电话:+86-21-8022-0935

销售联系:Michael Lee
电话:+886-926395649


American Cimetrix Incorporated Shanghai Representative Office was established in August 2017. It is located in ZhangJiang High-Tech Park, which is also known as China’s Silicon Valley. The headquarters of Cimetrix, Inc, founded in 1987, is located in Salt Lake City, Utah, USA. Cimetrix is a software company that provides software products and services to OEMs and Fabs in the semiconductor, SMT, PCB, photovoltaic, LED and related industries.

Enjoying excellent customer reputation, Cimetrix considers itself more as customer’s trusted partner than customer’s supplier. We firmly believe that we have the ability to provide customers with the world's most advanced SEMI-based software solutions.

Cimetrix Shanghai Representative Office provides pre-sales consulting, customer training, after-sales technical support services to mainland China, Taiwan and other Asia areas. I am greatly honored to join Cimetrix Shanghai Representative Office in August 2017. In the past few months, we have continuously received favorable comments from existing customers and cooperation intentions from potential customers. Thanks for their trust and support of the company, we will, as always, provide our clients with the best and most efficient services. We believe that our products and services will meet customer satisfaction and greatly enhance your product quality.

American Cimetrix Incorporated Shanghai Representative Office
Address: Unit 3069, Room 328, Floor 3, No. 1 (Block A), Lane 399, Shengxia Road, Pudong New Area, Shanghai (Post Code: 201210)

Technical Contact: Yufeng Huang
Telephone: +86-21-8022-0935

Sales Contact: Michael Lee
Telephone: +886-926395649

 

Topics: Announcements, Global Services, Smart Manufacturing

SECS/GEM series: Recipe Management

Posted by Bill Grey: Distinguished Software Engineer on Feb 20, 2018 10:54:00 AM

recipe management SECS/GEMFollowing several SECS/GEM series blog posts, including Collection Events, Data Polling and Alarms, we now get into the features and merit of the GEM feature called Recipe Management. We will cover the definition of recipes, what recipe management means and why you need this feature!

What are recipes?

Recipes are sets of instructions describing how the equipment should process its material.  The Recipe content is defined by the equipment supplier.

What is recipe management?

Recipe management allows the factory host to transfer recipes to and from the equipment.   It also requires the equipment to notify the factory host when recipes are changed on the equipment.

Why do you need this feature?

Almost all semiconductor factories require this feature to ensure recipe integrity and to support traceability.   The host will upload approved recipes from the equipment and save them for later use to ensure that the recipe does not change.   For traceability, the recipe is usually saved with the process data.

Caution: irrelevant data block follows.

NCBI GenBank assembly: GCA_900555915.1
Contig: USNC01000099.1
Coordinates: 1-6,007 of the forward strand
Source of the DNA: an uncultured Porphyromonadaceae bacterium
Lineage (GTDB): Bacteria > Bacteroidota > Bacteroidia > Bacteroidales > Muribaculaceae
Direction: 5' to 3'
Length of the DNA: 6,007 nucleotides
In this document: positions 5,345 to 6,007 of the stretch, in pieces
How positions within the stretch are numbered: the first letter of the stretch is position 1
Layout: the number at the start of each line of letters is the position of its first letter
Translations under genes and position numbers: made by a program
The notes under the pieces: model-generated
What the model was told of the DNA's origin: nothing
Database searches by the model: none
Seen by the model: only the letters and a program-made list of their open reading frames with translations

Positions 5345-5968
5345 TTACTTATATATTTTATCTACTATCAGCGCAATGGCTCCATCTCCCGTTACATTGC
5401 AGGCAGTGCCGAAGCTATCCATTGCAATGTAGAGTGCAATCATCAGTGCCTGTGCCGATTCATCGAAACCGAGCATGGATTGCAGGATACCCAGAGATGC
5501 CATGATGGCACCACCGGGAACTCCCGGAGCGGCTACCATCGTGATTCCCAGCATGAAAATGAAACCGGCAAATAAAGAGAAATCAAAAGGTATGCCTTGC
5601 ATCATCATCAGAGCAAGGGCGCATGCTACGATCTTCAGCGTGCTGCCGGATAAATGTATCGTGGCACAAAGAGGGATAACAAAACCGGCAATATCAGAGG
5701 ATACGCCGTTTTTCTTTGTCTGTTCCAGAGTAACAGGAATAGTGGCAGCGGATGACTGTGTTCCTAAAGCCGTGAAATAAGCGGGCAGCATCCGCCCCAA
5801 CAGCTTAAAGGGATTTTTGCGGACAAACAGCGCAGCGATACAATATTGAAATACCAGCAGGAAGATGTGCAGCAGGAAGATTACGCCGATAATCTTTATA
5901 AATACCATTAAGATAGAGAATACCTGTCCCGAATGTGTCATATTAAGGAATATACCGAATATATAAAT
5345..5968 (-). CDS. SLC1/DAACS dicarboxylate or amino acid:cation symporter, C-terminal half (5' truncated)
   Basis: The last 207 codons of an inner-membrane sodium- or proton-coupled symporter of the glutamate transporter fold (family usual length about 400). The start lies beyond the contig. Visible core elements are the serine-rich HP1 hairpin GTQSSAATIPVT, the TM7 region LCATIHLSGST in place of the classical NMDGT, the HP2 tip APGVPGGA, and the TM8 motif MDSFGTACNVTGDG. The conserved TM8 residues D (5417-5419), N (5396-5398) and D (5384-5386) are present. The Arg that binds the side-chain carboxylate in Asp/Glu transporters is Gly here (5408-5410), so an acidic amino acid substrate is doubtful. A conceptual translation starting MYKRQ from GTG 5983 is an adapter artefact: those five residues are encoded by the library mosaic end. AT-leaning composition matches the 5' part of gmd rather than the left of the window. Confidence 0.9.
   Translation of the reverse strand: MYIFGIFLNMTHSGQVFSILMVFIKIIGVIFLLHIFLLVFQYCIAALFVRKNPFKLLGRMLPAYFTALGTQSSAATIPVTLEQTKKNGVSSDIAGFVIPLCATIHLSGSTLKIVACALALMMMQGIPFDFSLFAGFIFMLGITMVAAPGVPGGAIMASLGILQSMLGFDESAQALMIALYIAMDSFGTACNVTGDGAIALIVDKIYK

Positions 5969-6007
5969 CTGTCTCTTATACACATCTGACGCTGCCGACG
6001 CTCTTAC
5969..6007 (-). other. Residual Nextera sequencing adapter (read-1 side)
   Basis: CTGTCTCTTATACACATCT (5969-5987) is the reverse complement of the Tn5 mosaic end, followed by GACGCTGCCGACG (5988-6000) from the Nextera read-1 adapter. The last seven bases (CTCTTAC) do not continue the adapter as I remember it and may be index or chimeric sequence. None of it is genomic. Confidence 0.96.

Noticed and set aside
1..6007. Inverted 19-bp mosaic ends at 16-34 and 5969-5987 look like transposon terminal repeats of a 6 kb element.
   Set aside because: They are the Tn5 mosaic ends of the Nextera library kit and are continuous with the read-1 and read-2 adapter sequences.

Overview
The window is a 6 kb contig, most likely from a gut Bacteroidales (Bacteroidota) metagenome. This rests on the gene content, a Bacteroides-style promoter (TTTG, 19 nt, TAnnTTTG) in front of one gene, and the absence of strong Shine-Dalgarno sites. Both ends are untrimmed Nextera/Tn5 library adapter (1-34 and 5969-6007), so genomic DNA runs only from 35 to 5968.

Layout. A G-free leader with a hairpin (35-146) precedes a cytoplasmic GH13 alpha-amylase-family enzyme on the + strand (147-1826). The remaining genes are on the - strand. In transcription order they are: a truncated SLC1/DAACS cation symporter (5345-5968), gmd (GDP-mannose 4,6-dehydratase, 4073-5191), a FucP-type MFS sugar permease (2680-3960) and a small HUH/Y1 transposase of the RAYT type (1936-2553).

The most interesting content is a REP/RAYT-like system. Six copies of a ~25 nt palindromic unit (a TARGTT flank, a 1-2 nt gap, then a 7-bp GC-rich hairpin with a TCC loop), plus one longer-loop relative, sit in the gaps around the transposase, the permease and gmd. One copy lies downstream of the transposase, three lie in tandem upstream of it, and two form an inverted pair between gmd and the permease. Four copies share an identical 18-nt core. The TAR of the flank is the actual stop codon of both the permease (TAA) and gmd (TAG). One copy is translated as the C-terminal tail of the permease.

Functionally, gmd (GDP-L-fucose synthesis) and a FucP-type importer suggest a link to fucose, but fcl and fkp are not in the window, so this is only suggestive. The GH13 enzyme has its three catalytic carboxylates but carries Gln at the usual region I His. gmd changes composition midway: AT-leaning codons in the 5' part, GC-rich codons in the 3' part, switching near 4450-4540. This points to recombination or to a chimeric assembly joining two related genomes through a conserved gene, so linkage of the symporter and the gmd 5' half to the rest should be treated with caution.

How does recipe management work?

Recipes are passed between the host and equipment via SECS messages.   There are several sets of SECS messages to enable this.  E30 GEM specifies formatted, unformatted, and large recipe message sets.  The large recipe message set will not be discussed here. 

The equipment is also required to notify the host whenever recipes are changed by an operator at the equipment.  A PPChange collection event is generated with two data variables PPChangeName containing the PPID of the recipe that changed and PPChangeStatus containing the type of change (created, deleted, edited).

Once a recipe has been transferred to the equipment, the equipment should verify the content.  If the recipe is invalid, then a PPVerificationFailed collection event should be generated with a  PPError data variable containing the validation failure information to notify the host of the problem.  The recipe should not be used if it fails verification.

Identification

Each recipe is identified by an ASCII name called a process program ID or PPID.  The factory host and the equipment GEM interface use the name in recipe operations.

Persistence

Recipes are persisted in a GEM interface. If the host disconnects and reconnects, or if the equipment is restarted, the GEM interface will remember the recipes.   In addition, most factory hosts will save recipes on the factory side.

Which messages are used?

Here is a summary of each of the primary messages related to collection events. Note that the “S” identifies the “stream” and “F” identifies the “function”. Together, a stream and function number uniquely identify a message.

All Recipes

Message ID

Direction

Description

S7F17

Host -> Equipment

Delete a recipe from the equipment.  

An empty list will delete all recipes from the equipment.

S7F19

Host->Equipment

Request a list of available recipes from the equipment

 

Unformatted Recipes

Message ID

Direction

Description

S7F1

Host<-Equipment

Equipment requests to upload a recipe

S7F3

Host<-Equipment

Equipment uploads a recipe to the host

S7F5

Host<-Equipment